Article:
The relative kinetics of the I-GPI/ICAM interaction were examined by measuring the rolling velocity of I-GPI E6 cells on ICAM-1– or ICAM-3–containing bilayers, respectively (Fig. 5). On bilayers containing 500 molecules/μm2 of ICAM-1, an increasing shear stress resulted in a linear increase in the rolling velocity of I-GPI E6 cells in the presence of 2 mM Mg2+ that was paralleled by a decrease in the number of rolling cells (data not shown). The maximal average velocity was ∼40 μm/s at a shear stress of 12 dyn/cm2 (Fig. 5,A). In the presence of MEM-83 or its Fab fragment, the rolling velocity of I-GPI E6 cells dropped considerably, especially at higher shear stresses, and reached maximal levels of ∼10 and ∼15 μm/s, respectively. To investigate whether the MEM-83–induced increase of avidity is sufficient to support rolling at low site densities, we reconstitued ICAM-1 into phosphatidylcholine at a site density of 150 ICAM-1 molecules/μm2. In the absence of the activating antibody, very few I-GPI E6 cells rolled. In the presence of MEM-83 or MEM-83 Fab fragment, however, I-GPI E6 cells rolled on bilayers containing 150 molecules/ μm2 of ICAM-1 (Fig. 5 B). Altogether, it appears that MEM-83 increased the avidity of the I-GPI/ICAM-1 interaction about fourfold.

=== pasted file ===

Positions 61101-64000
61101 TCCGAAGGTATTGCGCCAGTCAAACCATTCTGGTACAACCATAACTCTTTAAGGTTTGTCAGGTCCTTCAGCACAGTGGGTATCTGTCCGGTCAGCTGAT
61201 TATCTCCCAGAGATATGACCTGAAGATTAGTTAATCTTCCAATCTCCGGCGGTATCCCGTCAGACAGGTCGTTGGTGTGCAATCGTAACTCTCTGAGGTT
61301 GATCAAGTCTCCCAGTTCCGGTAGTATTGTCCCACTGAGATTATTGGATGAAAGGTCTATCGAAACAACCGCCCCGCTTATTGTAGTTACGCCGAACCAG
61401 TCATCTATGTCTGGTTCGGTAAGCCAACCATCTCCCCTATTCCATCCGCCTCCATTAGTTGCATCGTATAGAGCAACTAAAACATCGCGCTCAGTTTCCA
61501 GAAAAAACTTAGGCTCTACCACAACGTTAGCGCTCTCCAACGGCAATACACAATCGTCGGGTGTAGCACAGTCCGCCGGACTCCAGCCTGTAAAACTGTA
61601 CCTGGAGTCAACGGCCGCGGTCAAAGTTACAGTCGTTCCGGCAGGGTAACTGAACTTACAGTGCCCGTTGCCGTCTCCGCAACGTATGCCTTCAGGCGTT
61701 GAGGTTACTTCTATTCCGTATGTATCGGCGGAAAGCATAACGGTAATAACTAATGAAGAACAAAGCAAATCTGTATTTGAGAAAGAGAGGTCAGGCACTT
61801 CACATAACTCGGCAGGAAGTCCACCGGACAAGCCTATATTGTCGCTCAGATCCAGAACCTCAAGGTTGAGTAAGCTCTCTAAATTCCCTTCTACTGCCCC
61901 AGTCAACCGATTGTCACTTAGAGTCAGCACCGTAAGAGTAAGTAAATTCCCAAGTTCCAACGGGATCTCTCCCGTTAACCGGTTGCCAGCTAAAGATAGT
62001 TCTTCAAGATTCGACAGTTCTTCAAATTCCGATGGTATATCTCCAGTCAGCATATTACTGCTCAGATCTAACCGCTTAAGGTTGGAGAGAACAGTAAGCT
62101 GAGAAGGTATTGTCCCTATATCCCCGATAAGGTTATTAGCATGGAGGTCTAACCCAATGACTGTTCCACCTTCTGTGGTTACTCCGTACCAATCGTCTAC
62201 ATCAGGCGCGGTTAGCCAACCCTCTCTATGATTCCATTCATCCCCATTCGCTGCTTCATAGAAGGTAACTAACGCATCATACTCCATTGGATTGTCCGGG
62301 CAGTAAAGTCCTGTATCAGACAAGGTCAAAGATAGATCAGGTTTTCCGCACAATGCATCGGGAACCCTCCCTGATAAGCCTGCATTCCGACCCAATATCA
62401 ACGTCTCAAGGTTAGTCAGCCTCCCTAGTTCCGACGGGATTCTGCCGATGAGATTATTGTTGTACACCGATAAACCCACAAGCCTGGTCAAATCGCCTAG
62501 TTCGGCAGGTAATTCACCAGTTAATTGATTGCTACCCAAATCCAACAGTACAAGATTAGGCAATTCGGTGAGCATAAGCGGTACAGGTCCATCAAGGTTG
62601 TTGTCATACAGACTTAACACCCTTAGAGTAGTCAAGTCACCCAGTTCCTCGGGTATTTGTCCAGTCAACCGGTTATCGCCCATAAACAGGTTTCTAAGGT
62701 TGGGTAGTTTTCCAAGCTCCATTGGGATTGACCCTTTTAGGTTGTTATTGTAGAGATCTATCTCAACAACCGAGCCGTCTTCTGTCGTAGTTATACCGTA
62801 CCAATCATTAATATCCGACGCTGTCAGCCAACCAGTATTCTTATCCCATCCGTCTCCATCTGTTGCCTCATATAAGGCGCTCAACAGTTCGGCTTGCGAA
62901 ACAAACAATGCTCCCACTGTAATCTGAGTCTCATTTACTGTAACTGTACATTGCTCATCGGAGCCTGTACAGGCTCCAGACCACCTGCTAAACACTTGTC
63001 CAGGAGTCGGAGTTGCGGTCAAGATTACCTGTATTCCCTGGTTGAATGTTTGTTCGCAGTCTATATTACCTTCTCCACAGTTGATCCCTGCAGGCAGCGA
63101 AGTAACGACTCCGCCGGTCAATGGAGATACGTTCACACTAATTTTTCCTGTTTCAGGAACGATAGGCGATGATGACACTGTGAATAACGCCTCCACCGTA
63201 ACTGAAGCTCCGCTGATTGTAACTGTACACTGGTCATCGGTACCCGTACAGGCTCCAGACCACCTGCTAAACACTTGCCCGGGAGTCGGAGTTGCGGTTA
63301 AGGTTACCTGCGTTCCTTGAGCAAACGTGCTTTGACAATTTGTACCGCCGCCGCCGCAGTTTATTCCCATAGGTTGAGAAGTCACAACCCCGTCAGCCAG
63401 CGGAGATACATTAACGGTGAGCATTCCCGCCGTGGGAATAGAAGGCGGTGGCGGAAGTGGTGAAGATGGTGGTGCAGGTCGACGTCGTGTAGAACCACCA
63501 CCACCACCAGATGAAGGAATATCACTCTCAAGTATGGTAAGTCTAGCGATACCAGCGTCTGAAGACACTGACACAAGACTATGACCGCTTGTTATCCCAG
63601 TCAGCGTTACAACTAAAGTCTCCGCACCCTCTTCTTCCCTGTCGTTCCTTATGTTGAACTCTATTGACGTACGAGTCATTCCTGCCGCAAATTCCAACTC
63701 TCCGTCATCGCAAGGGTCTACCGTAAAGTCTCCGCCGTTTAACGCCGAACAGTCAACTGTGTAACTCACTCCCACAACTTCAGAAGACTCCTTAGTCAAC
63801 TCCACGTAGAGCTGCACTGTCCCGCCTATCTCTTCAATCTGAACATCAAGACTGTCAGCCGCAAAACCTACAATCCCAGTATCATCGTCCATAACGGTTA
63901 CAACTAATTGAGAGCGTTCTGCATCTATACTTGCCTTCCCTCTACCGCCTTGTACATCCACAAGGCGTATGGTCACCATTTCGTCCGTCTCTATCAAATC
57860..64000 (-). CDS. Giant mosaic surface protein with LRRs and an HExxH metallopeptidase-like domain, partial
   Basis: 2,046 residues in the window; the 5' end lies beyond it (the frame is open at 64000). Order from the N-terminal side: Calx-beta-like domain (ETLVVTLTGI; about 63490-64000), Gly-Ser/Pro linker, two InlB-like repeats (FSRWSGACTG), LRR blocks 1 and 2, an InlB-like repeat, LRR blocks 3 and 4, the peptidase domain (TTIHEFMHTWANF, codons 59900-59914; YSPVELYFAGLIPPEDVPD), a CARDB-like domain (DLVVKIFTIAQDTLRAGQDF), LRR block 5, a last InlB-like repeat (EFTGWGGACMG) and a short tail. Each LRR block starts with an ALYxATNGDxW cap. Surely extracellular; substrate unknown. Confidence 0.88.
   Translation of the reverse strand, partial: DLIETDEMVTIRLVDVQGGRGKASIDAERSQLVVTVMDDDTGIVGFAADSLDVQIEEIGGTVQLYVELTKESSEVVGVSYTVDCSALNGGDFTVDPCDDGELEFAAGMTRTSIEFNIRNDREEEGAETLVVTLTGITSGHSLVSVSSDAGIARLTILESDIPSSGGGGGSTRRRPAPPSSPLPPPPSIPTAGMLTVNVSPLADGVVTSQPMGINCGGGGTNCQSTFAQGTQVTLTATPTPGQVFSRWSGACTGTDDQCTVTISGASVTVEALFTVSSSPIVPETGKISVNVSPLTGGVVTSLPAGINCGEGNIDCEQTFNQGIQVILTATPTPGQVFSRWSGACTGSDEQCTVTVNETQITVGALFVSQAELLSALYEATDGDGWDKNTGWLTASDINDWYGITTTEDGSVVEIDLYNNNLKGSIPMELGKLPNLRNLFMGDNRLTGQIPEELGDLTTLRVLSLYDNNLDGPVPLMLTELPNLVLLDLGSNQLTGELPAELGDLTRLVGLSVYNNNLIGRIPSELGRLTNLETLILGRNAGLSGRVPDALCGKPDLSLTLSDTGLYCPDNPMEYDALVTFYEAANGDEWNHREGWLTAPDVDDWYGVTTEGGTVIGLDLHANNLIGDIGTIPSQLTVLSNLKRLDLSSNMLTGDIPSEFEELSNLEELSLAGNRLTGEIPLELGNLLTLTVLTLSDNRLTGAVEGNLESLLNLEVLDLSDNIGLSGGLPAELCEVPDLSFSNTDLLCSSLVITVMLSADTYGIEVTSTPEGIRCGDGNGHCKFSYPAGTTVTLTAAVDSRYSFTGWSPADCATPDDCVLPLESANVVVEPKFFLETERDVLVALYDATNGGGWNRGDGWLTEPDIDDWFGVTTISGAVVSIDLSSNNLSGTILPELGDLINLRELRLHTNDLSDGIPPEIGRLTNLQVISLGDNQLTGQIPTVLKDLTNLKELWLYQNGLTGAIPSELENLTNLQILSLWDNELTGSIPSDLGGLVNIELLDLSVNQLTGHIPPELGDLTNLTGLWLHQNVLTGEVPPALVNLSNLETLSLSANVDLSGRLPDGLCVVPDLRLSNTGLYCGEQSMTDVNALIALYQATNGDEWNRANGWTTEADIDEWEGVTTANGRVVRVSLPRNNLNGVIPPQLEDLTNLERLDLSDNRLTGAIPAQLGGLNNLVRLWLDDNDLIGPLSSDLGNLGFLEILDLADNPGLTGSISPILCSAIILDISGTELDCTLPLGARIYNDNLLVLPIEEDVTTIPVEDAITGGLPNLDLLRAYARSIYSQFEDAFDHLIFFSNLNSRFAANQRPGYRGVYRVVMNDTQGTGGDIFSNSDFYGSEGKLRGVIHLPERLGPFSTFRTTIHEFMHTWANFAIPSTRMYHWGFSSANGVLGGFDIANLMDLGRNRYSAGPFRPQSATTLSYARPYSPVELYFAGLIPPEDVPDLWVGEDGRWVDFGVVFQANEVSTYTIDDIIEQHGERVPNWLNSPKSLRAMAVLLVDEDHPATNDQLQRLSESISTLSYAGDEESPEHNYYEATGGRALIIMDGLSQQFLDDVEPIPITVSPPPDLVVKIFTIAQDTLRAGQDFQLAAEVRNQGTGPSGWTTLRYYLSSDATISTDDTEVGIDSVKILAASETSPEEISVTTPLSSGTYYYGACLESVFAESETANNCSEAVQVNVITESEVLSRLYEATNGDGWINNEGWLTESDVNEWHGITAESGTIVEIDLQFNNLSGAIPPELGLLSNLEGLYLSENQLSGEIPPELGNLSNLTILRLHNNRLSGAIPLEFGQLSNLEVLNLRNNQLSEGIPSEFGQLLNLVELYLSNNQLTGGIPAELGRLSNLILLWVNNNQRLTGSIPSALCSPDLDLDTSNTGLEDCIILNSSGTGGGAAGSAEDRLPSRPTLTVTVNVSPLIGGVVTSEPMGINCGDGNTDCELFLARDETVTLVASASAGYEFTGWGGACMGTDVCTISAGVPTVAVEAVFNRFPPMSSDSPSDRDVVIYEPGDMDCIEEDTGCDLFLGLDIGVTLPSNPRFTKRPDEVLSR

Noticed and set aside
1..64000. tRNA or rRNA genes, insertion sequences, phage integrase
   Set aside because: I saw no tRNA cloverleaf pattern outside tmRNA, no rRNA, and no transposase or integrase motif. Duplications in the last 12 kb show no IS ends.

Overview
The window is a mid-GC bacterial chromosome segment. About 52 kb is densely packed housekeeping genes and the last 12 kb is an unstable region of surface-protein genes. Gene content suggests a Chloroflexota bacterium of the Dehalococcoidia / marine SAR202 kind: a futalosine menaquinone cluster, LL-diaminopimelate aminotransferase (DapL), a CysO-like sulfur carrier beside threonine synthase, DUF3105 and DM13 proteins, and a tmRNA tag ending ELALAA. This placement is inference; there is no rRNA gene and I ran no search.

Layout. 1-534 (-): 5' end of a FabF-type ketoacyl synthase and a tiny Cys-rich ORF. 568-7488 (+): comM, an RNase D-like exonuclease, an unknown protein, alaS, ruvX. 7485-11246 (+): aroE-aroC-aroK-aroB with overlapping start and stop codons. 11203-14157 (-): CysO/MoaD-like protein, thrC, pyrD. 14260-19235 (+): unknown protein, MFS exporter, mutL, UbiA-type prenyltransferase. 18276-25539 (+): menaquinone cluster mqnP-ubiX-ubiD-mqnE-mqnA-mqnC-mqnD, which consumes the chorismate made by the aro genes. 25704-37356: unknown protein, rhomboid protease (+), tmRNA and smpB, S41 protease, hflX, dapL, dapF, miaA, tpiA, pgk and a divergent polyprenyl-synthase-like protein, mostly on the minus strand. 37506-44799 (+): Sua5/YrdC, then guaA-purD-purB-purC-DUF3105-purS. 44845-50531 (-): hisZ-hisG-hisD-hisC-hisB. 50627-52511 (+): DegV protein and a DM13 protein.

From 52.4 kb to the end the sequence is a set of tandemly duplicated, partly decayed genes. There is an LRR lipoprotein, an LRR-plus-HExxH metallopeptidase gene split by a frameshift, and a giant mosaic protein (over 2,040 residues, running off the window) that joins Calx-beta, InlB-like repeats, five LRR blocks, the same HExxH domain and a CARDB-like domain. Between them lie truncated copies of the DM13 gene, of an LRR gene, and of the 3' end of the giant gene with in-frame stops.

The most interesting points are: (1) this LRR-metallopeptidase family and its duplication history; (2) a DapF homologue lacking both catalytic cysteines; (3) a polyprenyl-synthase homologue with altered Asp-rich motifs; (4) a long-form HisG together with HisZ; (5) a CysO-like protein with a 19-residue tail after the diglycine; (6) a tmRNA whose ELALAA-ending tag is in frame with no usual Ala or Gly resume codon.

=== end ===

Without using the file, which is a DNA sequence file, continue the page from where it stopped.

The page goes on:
I-GPI E6 cells rolled on bilayers containing 1,000 molecules/μm2 ICAM-3 (Fig. 5 C), but the rolling velocity did not level off at higher shear stresses, as with ICAM-1. However, stable attachment between the I domain and ICAMs was not observed under any condition. This suggests that the I domain/ICAM interaction is short lived and is in the range of other transient adhesion molecule interactions.